Have you dealt with the bully? Perfect. Here’s how you deal with someone who’s way more important than the bully: yourself.

  1. Do not dwell on it! Don’t ever spend time re-reading the mean messages or going back to the old embarrassing posts. It only brings you down, and it’s useless. Focus on your positive experiences, because there are many wonderful things about you to be proud of.
  2. Find ways to relieve stress and anger, especially the one caused by surrounding people. We recommend breathing exercises for someone who’s not a fan of moving around, but doing simple workouts, meditation, or muscle relaxation exercises can be good ways to manage stress. Workouts and simple exercises are also an amazing way to boost your self-esteem and help you feel much better about yourself.
  3. Take some time to disconnect, and connect with your loved ones! Taking a break from your laptop, iPod, video games or mobile phone can help you think of the limitless possibilities of things to do out there! Wonder what your parents did to have some fun? Talking to people online hasn’t always been every teenager’s favourite hobby. The more time you spend away from technology, the less important the cyber bullying experience will be to you.
  4. Share the experiences. Most people have been through this before, and it is always great to talk to someone about it, but make sure they’re trustworthy. Letting out the feelings always helps, even if not directly. Never feel ashamed about it.
  5. Asking for help does not make you seem helpless or childish. In fact, it is the most mature thing to do in such cases. Go ahead and speak your mind out; tell people about the problem and the good ones WILL indeed help. Know that it does get better.
  6. If you talk to trustworthy people about it, going out, hanging out with people…. Chances are you’re going to make new friends much easier! If you find like-minded people who share your thoughts, ideas, interests and hobbies, you can easily move on from whatever happened to you online. Join a sports team, or a reading club. It’s always fun!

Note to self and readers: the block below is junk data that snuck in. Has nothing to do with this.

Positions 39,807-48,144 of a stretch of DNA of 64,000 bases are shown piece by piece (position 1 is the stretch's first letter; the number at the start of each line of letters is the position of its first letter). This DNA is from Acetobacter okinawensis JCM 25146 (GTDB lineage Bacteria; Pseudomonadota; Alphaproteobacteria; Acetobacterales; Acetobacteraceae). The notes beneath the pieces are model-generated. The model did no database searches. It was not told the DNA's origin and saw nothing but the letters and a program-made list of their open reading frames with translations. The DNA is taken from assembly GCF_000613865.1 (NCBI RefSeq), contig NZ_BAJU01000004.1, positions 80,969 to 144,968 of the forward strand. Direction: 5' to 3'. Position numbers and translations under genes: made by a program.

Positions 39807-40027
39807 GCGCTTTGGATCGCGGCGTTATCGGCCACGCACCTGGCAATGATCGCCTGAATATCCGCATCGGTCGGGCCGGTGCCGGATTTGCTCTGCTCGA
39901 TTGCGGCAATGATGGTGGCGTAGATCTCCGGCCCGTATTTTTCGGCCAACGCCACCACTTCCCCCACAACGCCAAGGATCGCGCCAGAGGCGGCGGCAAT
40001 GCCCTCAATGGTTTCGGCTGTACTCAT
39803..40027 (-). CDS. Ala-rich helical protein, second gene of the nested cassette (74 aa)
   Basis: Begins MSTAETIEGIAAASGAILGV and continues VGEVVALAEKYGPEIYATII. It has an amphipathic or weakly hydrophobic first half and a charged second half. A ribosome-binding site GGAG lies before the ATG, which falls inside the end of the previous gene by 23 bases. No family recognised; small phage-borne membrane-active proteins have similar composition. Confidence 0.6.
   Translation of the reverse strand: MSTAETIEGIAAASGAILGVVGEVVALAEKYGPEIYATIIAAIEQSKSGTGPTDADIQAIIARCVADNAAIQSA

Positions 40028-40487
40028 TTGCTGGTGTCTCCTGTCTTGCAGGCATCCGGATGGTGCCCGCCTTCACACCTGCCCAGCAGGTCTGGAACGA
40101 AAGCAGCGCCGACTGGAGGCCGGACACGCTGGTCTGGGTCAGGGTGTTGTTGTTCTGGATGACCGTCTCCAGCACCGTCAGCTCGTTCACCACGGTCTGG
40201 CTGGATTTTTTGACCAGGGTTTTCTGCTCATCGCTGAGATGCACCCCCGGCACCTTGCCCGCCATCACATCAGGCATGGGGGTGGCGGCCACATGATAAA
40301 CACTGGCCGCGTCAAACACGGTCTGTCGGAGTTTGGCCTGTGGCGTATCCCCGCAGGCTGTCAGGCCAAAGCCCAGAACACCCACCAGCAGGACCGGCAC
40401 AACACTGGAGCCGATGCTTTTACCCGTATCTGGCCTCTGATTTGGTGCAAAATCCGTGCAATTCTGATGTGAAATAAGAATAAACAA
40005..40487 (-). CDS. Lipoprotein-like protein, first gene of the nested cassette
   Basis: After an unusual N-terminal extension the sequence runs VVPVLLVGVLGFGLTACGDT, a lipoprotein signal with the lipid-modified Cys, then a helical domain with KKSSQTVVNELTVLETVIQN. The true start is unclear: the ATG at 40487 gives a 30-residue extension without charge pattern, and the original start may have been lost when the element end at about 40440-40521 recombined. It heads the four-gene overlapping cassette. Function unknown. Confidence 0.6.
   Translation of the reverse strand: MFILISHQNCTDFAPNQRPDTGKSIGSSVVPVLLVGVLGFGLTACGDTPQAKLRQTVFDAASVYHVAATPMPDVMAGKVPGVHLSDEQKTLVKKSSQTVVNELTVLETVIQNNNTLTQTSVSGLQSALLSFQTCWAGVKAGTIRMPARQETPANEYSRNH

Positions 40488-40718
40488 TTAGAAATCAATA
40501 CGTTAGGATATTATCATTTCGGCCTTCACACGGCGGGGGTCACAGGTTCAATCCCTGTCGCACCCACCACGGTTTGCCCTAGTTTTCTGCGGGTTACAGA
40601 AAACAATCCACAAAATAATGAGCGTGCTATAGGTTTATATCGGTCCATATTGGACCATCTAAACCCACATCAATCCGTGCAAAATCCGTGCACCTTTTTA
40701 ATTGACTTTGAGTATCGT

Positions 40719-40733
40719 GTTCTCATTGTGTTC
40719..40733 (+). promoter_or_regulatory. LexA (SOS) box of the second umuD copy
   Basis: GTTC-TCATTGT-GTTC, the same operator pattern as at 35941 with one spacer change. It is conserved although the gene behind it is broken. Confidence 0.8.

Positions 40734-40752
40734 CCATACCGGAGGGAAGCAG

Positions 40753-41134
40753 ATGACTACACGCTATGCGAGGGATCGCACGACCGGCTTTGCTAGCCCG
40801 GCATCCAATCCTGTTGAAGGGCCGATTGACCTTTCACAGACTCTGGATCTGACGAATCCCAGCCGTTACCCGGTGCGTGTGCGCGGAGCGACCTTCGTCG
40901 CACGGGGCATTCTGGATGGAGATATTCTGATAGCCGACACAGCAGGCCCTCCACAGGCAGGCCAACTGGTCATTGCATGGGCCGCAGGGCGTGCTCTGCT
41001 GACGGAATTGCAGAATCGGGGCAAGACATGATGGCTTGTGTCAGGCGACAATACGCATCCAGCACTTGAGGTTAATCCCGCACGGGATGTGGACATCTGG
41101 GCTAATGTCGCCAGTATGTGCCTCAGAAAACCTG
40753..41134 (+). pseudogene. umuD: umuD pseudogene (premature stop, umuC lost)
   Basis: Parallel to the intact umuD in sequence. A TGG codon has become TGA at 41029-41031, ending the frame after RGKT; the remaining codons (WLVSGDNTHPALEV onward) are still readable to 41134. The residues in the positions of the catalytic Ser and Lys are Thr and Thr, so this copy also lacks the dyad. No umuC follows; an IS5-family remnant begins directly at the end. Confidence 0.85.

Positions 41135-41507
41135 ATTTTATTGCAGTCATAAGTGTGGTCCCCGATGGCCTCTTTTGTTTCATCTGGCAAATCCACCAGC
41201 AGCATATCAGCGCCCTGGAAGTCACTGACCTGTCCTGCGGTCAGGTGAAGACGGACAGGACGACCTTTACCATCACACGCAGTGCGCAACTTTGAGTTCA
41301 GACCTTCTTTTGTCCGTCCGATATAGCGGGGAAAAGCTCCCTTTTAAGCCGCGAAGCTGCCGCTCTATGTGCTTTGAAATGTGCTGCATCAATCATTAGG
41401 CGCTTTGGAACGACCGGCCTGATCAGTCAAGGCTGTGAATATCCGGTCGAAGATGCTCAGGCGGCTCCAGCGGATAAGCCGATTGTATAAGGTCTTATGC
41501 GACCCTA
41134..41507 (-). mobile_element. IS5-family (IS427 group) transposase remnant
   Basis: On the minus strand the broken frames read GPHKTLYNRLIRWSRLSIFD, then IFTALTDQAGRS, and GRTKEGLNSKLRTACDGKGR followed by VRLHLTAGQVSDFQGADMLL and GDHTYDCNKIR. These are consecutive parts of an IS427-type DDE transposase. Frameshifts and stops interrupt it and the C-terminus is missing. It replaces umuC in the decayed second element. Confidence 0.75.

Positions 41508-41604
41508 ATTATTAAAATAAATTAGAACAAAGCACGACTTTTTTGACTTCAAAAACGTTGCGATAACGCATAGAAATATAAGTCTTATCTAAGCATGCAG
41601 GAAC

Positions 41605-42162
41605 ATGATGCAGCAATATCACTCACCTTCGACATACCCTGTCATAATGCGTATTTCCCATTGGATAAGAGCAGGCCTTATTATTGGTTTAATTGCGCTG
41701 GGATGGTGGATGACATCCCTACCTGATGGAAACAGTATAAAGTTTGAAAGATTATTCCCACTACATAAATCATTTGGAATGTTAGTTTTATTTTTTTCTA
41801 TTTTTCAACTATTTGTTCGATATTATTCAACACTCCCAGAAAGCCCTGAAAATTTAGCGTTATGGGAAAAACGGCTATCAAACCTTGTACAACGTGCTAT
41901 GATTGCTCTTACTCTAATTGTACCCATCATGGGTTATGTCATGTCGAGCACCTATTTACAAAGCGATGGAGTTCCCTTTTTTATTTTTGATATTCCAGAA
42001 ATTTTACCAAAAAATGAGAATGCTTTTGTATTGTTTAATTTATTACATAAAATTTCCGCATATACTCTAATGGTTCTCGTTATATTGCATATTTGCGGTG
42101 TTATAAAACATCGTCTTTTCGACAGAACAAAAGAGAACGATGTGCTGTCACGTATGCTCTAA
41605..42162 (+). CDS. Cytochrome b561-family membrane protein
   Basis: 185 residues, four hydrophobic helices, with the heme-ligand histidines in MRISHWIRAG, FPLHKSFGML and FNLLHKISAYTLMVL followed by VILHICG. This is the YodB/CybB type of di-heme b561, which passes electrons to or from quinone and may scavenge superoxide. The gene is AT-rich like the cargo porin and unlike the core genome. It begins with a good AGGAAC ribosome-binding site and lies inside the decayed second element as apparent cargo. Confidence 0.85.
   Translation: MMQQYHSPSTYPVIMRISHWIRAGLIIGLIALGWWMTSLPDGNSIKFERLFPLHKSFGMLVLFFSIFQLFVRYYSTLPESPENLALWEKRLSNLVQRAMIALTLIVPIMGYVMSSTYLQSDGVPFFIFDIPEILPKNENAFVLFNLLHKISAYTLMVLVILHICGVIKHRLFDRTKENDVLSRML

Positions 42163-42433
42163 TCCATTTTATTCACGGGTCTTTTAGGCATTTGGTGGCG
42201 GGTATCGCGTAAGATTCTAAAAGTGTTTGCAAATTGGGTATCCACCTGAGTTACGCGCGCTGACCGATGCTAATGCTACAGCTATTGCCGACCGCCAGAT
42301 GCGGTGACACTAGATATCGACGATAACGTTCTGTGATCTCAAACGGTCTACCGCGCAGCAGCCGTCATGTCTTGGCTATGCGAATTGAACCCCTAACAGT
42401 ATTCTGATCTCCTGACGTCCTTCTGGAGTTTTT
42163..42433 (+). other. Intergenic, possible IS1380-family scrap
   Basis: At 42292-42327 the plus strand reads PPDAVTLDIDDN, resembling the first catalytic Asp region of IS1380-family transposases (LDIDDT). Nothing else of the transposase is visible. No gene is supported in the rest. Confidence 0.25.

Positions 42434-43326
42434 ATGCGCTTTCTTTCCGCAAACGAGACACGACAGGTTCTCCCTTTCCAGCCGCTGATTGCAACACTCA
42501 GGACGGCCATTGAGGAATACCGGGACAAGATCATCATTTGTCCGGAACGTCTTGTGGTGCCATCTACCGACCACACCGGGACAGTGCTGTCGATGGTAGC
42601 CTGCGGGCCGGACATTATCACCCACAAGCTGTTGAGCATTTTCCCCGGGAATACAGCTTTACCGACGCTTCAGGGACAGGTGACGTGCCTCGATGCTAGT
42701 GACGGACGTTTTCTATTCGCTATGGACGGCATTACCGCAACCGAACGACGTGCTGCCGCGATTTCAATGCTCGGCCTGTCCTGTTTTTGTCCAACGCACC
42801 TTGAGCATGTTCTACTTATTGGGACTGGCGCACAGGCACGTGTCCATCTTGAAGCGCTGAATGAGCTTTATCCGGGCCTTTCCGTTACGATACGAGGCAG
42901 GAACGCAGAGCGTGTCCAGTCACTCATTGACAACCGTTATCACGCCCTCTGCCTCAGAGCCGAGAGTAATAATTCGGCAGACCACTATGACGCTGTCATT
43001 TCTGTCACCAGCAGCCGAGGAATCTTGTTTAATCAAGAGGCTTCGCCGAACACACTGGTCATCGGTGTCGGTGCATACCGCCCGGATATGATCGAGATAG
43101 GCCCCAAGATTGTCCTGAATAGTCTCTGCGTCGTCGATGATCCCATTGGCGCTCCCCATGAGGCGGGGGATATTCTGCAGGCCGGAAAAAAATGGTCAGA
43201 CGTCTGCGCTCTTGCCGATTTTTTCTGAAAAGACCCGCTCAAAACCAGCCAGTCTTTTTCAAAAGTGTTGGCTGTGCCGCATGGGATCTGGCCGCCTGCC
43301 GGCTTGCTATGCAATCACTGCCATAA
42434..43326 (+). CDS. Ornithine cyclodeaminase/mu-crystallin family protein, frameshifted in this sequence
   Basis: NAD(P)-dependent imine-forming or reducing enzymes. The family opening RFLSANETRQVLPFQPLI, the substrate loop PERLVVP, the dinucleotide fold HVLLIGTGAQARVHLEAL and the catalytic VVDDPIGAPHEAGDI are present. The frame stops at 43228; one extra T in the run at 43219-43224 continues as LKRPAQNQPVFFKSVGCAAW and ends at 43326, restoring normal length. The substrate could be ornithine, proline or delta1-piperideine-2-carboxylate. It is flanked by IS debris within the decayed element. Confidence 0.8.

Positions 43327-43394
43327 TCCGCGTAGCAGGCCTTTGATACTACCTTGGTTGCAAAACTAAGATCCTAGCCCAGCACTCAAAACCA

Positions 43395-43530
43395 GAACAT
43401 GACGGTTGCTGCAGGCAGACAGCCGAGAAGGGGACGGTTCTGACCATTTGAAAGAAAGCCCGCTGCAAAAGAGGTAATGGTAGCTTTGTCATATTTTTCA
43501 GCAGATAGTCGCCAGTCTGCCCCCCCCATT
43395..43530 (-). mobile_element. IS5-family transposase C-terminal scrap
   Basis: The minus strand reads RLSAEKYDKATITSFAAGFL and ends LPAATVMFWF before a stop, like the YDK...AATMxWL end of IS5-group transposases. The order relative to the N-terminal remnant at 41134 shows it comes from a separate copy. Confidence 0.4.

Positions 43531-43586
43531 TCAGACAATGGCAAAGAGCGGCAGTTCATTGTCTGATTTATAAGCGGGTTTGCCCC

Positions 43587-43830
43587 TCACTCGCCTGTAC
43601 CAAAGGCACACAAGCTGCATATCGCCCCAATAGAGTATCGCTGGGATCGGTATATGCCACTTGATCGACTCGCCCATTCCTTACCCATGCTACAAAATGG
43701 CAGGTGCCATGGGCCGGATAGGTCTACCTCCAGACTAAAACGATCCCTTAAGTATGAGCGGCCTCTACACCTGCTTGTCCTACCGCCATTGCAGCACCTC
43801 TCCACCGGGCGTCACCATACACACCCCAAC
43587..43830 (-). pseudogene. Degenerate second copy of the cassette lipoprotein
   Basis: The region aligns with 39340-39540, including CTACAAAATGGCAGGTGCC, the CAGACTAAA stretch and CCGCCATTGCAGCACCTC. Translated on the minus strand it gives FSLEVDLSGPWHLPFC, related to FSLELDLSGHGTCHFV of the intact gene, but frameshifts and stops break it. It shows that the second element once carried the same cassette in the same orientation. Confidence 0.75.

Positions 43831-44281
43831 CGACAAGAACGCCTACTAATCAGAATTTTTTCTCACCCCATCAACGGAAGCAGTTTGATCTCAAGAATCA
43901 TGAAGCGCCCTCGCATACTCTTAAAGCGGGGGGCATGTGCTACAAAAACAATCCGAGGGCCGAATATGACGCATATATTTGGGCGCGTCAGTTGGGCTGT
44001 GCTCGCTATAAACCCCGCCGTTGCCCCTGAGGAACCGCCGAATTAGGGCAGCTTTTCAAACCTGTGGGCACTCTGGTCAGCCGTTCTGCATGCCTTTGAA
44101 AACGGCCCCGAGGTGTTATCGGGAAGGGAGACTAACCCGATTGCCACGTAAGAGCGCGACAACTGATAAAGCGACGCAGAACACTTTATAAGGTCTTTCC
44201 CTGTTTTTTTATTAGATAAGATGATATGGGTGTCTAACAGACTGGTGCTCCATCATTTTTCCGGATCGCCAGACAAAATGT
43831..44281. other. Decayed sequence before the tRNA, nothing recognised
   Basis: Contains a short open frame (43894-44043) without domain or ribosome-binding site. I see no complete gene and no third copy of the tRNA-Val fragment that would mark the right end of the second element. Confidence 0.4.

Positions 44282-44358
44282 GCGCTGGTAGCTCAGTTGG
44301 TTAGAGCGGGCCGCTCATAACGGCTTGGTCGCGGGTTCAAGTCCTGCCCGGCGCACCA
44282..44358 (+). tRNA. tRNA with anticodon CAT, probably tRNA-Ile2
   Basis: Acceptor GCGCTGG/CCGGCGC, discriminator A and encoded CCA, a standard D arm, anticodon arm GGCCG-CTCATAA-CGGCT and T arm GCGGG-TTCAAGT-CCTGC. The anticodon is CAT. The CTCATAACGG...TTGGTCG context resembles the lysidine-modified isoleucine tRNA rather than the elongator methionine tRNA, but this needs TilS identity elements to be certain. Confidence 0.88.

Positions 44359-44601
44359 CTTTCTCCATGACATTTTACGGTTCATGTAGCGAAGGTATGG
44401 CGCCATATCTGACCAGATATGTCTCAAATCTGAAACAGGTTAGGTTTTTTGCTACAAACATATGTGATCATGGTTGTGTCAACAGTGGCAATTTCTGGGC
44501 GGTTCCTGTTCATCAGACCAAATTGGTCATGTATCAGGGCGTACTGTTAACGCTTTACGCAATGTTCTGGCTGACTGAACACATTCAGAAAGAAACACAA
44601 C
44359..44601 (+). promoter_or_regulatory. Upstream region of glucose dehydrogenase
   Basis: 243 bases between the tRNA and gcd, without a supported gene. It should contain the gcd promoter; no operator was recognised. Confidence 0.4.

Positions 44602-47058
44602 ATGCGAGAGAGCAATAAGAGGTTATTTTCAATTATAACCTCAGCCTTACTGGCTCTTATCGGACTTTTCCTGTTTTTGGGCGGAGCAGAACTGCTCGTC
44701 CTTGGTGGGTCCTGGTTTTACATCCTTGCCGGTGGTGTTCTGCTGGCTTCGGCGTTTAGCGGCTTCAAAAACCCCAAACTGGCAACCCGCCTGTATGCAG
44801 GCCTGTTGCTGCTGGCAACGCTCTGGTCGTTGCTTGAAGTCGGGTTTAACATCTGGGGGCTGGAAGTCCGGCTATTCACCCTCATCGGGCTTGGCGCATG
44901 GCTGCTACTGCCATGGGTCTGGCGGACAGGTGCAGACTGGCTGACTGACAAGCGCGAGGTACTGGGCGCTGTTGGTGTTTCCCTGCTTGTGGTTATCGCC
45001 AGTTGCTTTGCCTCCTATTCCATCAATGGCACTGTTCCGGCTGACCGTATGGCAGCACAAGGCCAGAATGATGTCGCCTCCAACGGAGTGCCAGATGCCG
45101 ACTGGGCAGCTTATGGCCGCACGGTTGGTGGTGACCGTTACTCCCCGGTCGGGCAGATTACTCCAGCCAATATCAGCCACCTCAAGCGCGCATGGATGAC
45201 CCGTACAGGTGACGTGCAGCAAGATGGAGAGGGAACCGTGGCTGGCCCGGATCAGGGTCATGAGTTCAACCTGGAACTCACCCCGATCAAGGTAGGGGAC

7. Don’t feel like a victim. In other words, know that you actually are stronger than the bully. Bullies can seem tough on the outside, but on the inside, they’re immature, angry, frustrated people who want to get back at others or control them to make them feel as unhappy as they do. If you do become unhappy, you’re giving them exactly what they want; you don’t want that, do you?
  8. Love and appreciate yourself some more, because there really are people out there who care and love you, just the way you are. Unless you’re the one who initiated the argument, it’s not your fault someone is cyber bullying you. You did not bring it upon yourself by any means, and you should not blame yourself for it. Adults might tell you that your teenage years are the “best years of your life.” For most people, this is not true. Adolescence can be a time of great unhappiness, and for almost all people things get better as they get a little older. When you get older you can choose your work, your friends, and where you live.

Having people saying bad things about you can be bad enough; don’t make it worse by believing what they say. Hang in there, because you are never alone.

And as Pink says in “Perfect”

“You’re so mean when you talk to yourself

Change the voices in your head

Make them like you instead.”

Don’t forget to check Part I and Part III of our series!